As we enter Sexual abuse and sexual violence awareness week 2021 it presents an opportunity to better understand how empathy, rapport, and trust during workplace investigation meetings will do so much to support and deliver reliable outcomes for victims. Mick Confrey, Intersol chief operations officer, shares the experience of conducting hundreds of workplace cognitive interviews.

  •  A key skill of an investigator conducting investigation meetings/interviews with persons reporting traumatic events is their ability to support and empower the person to give their account of events at their pace and in the order, they choose to relay the reported events. At the same time, the investigator must ensure that they get the detail that is needed to conduct the investigation in a way that unbiased and fair and to all parties.
  • Easy to say but difficult to do. To be able to do it the investigator must be a trained investigator, qualified in investigative interviewing, trauma led the investigation, and experienced in all three. The investigator must also have an understanding of empirically researched methods of investigative interviewing, know which method to use and when, and have the skill to allow flexibility between methods during the interview. Following a rigid model, whilst easier to teach and nice for any assessor to follow, may not be productive in practice. Humans are all different.
  • The difficulty to overcome is to recognise that there are different needs to be satisfied
  • The person reporting needs to trust the investigator to not only allow them to give their account but to understand that the process is fair and more importantly understand why the investigator may need to ask probing, sometimes uncomfortable questions of them to get the detail required to conduct the investigation and prevent them being undermined later in the investigation process.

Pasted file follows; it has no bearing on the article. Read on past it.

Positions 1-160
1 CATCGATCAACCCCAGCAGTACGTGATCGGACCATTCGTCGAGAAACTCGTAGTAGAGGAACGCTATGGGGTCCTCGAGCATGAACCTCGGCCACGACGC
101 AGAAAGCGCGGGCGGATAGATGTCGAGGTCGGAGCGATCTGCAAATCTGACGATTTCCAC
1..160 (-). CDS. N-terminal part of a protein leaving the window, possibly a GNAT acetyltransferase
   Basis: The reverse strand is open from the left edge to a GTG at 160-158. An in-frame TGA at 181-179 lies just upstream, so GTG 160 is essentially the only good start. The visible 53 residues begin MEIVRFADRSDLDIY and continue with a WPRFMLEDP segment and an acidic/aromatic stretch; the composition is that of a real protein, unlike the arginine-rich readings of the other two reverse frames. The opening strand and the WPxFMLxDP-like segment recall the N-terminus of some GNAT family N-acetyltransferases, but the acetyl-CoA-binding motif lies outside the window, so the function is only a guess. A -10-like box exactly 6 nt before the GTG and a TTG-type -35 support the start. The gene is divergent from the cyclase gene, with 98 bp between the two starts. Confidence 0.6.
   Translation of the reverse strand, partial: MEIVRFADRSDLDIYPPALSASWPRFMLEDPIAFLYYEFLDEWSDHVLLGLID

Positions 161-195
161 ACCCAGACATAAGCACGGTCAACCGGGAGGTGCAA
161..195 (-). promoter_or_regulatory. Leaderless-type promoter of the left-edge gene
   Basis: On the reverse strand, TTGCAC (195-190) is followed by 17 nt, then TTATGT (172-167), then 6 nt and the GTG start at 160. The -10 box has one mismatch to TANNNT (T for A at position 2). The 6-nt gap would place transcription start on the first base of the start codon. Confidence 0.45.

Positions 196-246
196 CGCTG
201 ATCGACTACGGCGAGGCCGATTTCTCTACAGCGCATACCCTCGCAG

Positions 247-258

• The person reporting wants to be believed. The investigator must be confident in the process to be able to explain it. Any lack of understanding displayed by the investigator will diminish the reporting party’s trust in them, and impact their willingness to share their account.
  • Empathy, rapport, and trust are easy words to say but require skill and understanding to display throughout the interview. The expectations of the person reporting must be carefully handled, and processes explained. This is particularly relevant in cases of reported events that may be considered criminal when the reporting party has declined police involvement, in which case the investigator must discuss the limitations of an internal investigation in comparison to a criminal investigation.
  • It is also worthy of note that it is the reporting person decision alone what investigative route they want to take, civil or criminal, although they will always retain the option to revert to the criminal investigation should they choose.
  • Witnesses, particularly witnesses to events in the workplace or between their peers often find themselves in a conflicting situation. Having grown up in a society where ‘telling tales’ or ‘grassing’ is frowned upon, they are now asked to do just that about people they may have to work with or associate with long after the investigator has left. Honesty is the key. The investigator must explain to witnesses exactly what will happen to their account and how it may be used in proceedings BEFORE the interview commences. People must be given the correct information and allowed to make informed choices, not be placed in difficult positions after the event. Again empathy, rapport, and trust are easy words to say but require skill and understanding to display throughout the interview.